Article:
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Caesarean rate 'should be cut'
Many women are opting for Caesarean sections
Nurses are to press for a reduction in the number of Caesarean sections undertaken in the UK each year.

The Royal College of Nursing (RCN) annual congress in Harrogate heard that the current Caesarean rate in the UK was more than double that recommended by the World Health Organization.

Midwife Carolyn Basak told the congress that the popular perception of Caesarean section as "quick, clean and easy" was turning childbirth from "a joyful family event into a frightening medical one".

Ninety per cent of women have some morbidity following this major surgery

Carolyn Basak, midwife
She was not against Caesarean section in appropriate cases but said that whereas 30 years ago only 3% of babies were delivered by Caesarean, the figure now was 20% and had doubled in the last 10 years.

Ms Basak said the operation inevitably put mothers and babies at some risk.

"Ninety per cent of women have some morbidity following this major surgery."


Complications associated with Caesarean can include a risk of hysterectomy, postnatal depression and even death.

Rebecca Gray, from Cornwall, condemned high profile stars for using Caesarean delivery as a means of fitting childbirth into their busy schedules.

Spice girls Victoria Beckham and Mel G, All Saints star Melanie Blatt, DJ Zoe Ball and actress Patsy Kensit are among the stars who have opted for a Caesarean birth in recent years.

Ms Gray said: "Women see these very famous, very glamorous women opting for a Caesarean section and they don't hear about the consequences which may arise."

Lasting impact

Jean Thornton, from Leicester, stressed that the operation could have a lasting impact on a woman's wellbeing.

She described how she had spent two hours on the phone, counselling a woman who still felt she had failed in some way by having a son delivered by caesarean 60 years earlier.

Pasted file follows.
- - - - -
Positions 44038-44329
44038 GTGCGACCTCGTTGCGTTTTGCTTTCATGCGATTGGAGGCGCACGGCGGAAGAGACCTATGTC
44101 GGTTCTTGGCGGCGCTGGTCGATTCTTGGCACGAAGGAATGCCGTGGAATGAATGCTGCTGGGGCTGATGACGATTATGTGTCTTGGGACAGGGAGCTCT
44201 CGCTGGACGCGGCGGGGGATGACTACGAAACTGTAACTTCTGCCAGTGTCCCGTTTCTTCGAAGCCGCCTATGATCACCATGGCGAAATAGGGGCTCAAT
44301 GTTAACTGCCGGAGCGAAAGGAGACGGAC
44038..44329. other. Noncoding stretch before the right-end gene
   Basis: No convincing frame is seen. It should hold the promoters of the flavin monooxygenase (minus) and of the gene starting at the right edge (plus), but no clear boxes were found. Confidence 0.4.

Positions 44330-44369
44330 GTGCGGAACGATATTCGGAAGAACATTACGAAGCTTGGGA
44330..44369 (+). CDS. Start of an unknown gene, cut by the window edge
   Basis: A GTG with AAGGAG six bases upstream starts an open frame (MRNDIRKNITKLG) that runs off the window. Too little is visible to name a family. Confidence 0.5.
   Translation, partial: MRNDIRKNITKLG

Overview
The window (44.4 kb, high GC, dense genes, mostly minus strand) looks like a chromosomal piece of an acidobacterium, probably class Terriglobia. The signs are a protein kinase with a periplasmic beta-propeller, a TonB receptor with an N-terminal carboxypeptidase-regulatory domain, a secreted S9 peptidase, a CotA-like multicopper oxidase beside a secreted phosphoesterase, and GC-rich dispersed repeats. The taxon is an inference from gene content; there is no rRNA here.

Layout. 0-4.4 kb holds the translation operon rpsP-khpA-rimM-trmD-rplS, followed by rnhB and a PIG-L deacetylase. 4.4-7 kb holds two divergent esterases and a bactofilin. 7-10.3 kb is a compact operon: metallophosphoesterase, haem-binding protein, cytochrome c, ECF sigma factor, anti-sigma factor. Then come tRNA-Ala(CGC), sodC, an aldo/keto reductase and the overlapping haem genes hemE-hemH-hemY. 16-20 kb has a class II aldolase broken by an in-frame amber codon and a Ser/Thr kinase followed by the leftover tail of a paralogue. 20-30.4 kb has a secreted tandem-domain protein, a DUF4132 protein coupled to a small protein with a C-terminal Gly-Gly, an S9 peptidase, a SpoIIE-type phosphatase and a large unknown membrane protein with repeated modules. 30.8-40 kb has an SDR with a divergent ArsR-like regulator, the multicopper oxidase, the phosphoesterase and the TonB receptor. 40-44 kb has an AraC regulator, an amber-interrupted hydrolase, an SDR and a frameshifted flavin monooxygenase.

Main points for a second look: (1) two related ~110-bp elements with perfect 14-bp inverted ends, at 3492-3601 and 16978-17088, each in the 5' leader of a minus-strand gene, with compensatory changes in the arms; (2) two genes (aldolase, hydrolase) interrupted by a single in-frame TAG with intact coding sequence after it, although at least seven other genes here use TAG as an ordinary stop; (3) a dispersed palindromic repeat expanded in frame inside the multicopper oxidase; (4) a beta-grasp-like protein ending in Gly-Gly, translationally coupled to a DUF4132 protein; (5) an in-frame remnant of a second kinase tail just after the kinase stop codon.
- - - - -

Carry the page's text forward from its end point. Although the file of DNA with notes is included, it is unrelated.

Ms Basak said the World Health Organization recommended a Caesarean section rate of 10% to 15% as an absolute maximum in developed countries, but in some midwifery units in the UK 40% of births were by Caesarean.

She said: "Women have the right to make choices, but they must be fully informed."

Denise Chaffer said that Caesareans cost the NHS 26.6m a year and divert already scarce staff away from other women.

She said: "A woman who has a Caesarean needs three midwives.

"Should women who opt for Caesareans take midwives and paediatric staff and resources away from other women?"

Some 85% of delegates supported the call for the RCN to lobby the incoming government for 'positive action' to reduce Caesarean section rates.


The Royal College of Obstetricians and Gynaecologists said it was undertaking an audit of Caesarean sections in collaboration with the Royal College of Midwives, the Royal College of Anaesthetists and the National Childbirth Trust.

A spokeswoman said: "This will look at how many Caesarean sections are taking place, how the decisions to proceed with this type of delivery are being made and women's views in relation to the mode of delivery.

"The audit may go someway to answer the concerns raised."

The results of the audit will be published in October.

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